Optimism Is Up, but the U.S. Housing Market Faces a Painful ShiftPublished: April 25, 2012 in Knowledge@Wharton
It's spring, the time when Americans traditionally think about new homes -- trading up for growing families, downsizing for retirees, picking up a vacation home or buying a starter home to escape renting.
But four years after the start of the financial crisis, and six years after home prices began to collapse, the market is still shaky. Nationally, prices are about 35% below their peaks in 2006, according to the S&P/Case-Shiller Home Price Indices released on April 24, and in some markets homes have lost 60% of their value. About one in four homeowners with mortgages, some 11 million households, are "underwater" -- owing more than their homes are worth. Construction and sales of new homes remain anemic, with housing starts about one-third the historical average.
Still, there have been some hopeful signs. A second home-price dip that began late in 2010 seems to have stopped this year, according to the Case-Shiller survey, and the National Association of Realtors says February's existing-home sales were up nearly 9% from a year earlier.
The key question: Has the housing market hit bottom? If it has, are prices likely to climb, or will they bounce along the bottom for some time -- for many months, perhaps for years?
Answers vary from one part of the country to another, says Wharton real estate professor Joseph Gyourko. "It will depend on the market. I think we are somewhere near a bottom; we are bouncing along. But it certainly would not surprise me if we went down a bit." But for the moment, there is little reason for prices to rise, he adds. Wharton real estate professor Fernando Ferreira agrees, noting that "If we're not at the bottom, we're very close to the bottom." He also cautions that it's far from certain prices will rise significantly anytime soon.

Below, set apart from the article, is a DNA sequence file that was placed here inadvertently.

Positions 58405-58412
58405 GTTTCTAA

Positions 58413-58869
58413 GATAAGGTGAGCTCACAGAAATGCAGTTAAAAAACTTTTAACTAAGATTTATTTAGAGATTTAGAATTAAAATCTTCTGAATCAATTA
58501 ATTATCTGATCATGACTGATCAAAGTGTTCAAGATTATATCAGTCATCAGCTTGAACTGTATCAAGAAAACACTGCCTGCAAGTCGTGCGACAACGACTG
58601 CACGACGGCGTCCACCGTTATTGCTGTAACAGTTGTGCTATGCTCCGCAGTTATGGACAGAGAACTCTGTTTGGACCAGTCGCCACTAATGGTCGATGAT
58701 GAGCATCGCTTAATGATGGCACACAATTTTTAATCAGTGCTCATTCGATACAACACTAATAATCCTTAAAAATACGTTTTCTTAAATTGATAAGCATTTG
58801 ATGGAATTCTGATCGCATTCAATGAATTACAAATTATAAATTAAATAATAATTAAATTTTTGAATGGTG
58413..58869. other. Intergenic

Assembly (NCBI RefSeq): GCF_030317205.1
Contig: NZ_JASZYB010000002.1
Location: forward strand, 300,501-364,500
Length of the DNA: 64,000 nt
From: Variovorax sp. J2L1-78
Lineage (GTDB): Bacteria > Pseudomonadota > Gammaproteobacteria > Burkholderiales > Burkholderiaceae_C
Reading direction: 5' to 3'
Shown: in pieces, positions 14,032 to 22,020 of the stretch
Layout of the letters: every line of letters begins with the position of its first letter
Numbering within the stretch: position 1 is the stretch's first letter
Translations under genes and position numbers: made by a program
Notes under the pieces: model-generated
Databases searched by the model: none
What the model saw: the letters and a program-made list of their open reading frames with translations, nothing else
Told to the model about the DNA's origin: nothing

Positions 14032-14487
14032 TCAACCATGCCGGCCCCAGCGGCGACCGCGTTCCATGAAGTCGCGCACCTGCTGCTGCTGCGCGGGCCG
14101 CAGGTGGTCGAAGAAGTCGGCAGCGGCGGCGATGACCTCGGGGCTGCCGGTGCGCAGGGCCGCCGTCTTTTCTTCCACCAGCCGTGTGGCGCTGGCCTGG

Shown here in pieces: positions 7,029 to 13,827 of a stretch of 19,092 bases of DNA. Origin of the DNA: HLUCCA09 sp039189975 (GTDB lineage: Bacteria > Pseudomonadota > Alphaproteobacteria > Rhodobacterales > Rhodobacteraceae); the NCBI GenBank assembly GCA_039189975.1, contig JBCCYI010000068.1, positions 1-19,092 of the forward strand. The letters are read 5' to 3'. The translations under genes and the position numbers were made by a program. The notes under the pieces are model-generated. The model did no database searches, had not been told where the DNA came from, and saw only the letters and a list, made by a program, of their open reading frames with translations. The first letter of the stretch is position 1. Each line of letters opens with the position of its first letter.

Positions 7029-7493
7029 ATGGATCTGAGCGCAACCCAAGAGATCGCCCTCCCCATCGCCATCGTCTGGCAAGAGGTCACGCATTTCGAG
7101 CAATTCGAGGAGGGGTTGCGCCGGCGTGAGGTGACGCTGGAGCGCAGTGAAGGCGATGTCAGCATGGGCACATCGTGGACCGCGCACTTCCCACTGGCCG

Mark Zandi, co-founder of what is now Moody's Economy.com, holds similar views: "There are some signs of life, but nothing to suggest that we are moving north in a definitive way." He says the housing crash is "largely over" and points to some strengthening in sales and new-home construction, but does not believe this is enough to lift home prices. "The key is getting through more of the distressed properties that are in the foreclosure pipeline," he notes, adding that this involves some 3.6 million of the nation's 49.5 million homes. "Until we work through them to a greater degree, that is going to remain a pall over home prices."
The bumping-along-the-bottom view is shared as well by Wharton real estate professor Susan M. Wachter. Despite much negative data, she believes that economic recovery, though sluggish, is helping the housing market to mend. She expects to see more improvement this spring, noting that the recent Case-Shiller figures offered a glimmer of hope: better annual returns in home prices in February compared to January. Nationally, home prices are about where they ought to be, given fundamentals like employment levels and interest rates, Wachter says.
The slow housing market does not just affect people who want to buy or sell homes; it is dampening the whole economy, Gyourko notes. When home building is down, construction workers are idle. With fewer home sales, fewer people are spending money to move and form new households, affecting everything from furniture sales to moving firms. And the low level of sales means real estate agents are not getting much work, and are therefore spending less.
Among the housing market's key problems is an excess supply of homes due to the building binge in the late 1990s and early 2000s, Gyourko says. Because homes last so long, an oversupply does not dwindle as quickly as it does for non-durable goods. "This housing stays for decades. Once you oversupply, there's no real way to get out of it." Job growth helps by enabling more people to buy; however, although unemployment is ebbing, "we're still 5.5 million shy of the pre-crisis employment peak," he adds.
Millions of homeowners bought during the market peak in the middle of the past decade, at inflated prices before the crash. It could be years before those homes are again worth what their owners paid, and homeowners with negative equity -- owing more than their homes are worth -- typically cannot move. To do so, these underwater owners must come up with cash to make up the difference between their debt and proceeds from selling the home, and this often comes to tens of thousands of dollars, sometimes hundreds of thousands.
Gyourko's research shows that a homeowner with negative equity is one-third less likely to move than a homeowner with positive equity. "So that's going to affect the trade-up market.... There are a number of reasons, in a lot of markets, that prices were not rational before [the crash]," he notes. "There's no reason to go back to irrational prices, and in a number of markets the supply is very large."